Ginger(ˈjin-jər) n. 1. Any of a genus (Zingiber of the family Zingiberaceae, the ginger family) of herbs with pungent aromatic rhizomes. Native to the East Indies but now cultivated in most tropical countries, having a pungent, spicy rhizome used in cookery and medicine. Synonyms: Zingiber officinale, halia (malaysian). Derivation: Middle English ginger, gingivere < Old French gingivre < Latin gingiber, for zingiberi < Greek zingíberis.
SourceMost ginger is grown in India, China and Indonesia. The earliest uses of ginger as a healing agent date back 5,000 years to ancient Greece. It was used as a spiritual beverage, digestive aid and aphrodisiac. For thousands of years it had been a component of more than 50% of all herbal remedies.
BenefitsGinger has antioxidant and anti-inflammatory effects. It alleviates the symptoms of nausea and vomiting. Numerous research groups are focused on the cancer preventative and potential cancer therapeutic applications of ginger. Some evidence supports a protective role for ginger in cardiovascular function and a number of other conditions. In a double-blind controlled clinical trial study, ginger powder given to volunteer patients lowered lipid levels significantly. Triglycerides and cholesterol were substantially decreased as was LDL levels. Conversely, HDL was higher in the group receiving the ginger powder.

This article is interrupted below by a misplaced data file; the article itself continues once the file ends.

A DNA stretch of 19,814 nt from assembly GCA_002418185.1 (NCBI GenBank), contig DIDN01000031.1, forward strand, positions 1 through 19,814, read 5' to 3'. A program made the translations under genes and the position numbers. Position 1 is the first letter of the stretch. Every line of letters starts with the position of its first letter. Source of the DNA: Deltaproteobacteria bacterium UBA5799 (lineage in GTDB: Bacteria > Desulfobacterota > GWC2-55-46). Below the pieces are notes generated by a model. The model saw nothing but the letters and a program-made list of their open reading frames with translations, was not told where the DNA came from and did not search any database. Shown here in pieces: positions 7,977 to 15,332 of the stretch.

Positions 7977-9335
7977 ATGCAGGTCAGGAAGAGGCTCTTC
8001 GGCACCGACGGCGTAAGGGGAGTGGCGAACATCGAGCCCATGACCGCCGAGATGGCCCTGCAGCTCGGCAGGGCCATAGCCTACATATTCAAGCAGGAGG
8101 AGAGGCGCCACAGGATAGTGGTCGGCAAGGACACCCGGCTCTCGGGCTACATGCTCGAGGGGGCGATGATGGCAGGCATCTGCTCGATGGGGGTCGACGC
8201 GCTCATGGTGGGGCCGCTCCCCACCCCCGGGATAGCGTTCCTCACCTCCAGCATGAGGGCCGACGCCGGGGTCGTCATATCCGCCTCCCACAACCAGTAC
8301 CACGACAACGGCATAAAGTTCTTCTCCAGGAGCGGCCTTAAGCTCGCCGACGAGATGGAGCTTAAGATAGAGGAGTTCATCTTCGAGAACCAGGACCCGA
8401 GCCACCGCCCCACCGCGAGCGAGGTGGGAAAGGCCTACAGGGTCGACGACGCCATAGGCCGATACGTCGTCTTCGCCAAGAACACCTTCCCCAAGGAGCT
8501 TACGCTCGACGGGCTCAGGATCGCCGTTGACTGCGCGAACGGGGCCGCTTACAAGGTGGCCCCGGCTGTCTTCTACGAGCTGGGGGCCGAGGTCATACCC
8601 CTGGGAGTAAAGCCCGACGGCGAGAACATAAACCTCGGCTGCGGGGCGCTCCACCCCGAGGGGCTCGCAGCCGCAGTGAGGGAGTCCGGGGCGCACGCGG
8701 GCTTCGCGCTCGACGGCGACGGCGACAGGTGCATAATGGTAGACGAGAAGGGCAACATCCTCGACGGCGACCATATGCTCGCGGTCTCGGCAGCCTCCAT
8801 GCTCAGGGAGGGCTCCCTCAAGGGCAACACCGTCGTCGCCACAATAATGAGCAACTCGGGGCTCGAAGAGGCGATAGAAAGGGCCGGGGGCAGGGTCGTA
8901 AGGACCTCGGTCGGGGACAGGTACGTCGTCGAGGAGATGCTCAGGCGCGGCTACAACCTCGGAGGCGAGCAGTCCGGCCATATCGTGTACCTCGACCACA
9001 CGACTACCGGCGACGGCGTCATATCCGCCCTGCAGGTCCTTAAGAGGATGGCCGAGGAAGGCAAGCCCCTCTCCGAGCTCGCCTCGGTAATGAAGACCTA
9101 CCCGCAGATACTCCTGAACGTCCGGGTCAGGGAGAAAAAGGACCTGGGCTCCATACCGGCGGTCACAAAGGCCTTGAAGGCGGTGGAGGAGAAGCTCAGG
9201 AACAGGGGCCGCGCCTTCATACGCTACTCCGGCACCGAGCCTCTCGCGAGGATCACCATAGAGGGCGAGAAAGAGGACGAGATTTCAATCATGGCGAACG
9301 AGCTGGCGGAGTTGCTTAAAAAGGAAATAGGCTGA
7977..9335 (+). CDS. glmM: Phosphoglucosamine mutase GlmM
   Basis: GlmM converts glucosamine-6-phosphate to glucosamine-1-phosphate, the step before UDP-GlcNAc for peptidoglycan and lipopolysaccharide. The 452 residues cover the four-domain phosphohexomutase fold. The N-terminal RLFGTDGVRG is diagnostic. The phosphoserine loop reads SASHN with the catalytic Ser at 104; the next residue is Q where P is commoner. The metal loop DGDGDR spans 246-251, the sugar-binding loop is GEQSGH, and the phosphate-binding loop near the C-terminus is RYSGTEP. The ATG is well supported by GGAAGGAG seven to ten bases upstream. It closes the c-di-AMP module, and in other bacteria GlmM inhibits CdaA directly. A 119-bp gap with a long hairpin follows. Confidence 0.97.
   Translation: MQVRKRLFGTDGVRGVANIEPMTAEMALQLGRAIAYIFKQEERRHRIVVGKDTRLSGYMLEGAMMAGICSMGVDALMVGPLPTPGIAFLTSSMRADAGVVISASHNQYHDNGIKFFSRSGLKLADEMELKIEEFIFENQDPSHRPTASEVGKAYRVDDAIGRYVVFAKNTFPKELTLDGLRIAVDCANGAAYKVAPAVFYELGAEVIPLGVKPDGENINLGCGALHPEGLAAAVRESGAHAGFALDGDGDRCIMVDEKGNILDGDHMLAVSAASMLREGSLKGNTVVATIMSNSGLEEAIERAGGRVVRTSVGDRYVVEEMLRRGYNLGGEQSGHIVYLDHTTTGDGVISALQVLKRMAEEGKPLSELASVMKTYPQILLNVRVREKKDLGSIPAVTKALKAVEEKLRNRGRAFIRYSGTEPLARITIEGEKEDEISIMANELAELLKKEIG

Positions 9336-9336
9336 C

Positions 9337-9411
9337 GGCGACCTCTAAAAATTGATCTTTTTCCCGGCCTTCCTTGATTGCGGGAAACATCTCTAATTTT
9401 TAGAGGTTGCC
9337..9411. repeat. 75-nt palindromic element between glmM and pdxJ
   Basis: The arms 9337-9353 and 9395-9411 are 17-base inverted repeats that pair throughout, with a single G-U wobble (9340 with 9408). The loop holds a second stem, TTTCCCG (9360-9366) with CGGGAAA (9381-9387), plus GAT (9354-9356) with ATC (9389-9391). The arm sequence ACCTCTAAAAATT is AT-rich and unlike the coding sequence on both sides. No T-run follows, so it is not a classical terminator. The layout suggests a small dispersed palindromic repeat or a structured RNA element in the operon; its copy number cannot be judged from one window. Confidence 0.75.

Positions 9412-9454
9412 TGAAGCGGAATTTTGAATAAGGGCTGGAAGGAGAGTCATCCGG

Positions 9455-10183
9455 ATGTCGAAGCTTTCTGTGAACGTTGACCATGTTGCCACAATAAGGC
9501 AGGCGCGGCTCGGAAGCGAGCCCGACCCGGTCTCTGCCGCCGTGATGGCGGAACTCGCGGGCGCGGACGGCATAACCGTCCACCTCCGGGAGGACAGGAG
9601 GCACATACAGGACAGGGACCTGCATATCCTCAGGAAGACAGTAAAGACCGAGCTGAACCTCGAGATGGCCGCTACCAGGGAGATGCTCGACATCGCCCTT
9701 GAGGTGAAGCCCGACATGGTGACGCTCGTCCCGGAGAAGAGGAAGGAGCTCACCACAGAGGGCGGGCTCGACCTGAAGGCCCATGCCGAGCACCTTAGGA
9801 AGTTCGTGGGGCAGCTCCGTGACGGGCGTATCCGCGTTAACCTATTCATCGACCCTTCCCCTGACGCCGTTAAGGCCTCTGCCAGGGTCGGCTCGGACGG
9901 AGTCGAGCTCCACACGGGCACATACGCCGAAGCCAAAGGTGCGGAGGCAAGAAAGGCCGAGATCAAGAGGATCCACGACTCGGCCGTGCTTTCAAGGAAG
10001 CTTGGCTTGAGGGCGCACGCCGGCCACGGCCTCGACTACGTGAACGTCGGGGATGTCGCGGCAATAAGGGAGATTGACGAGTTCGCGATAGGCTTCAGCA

UsesGinger is used as an anti-inflammatory and antioxidant. It is also used to alleviate the symptoms of nausea and vomiting. Clinical trials are indicating potential benefits of ginger for treating dementia to certain forms of cancer in humans.
Forms (delivery methods)Ginger is available in liquid, powder, capsule, tablet and raw.
Side EffectsGinger is recognized by the FDA as a food additive that is generally considered safe.
Research:1 Chapter 7 The Amazing and Mighty Ginger https://www.ncbi.nlm.nih.gov/books/NBK92775/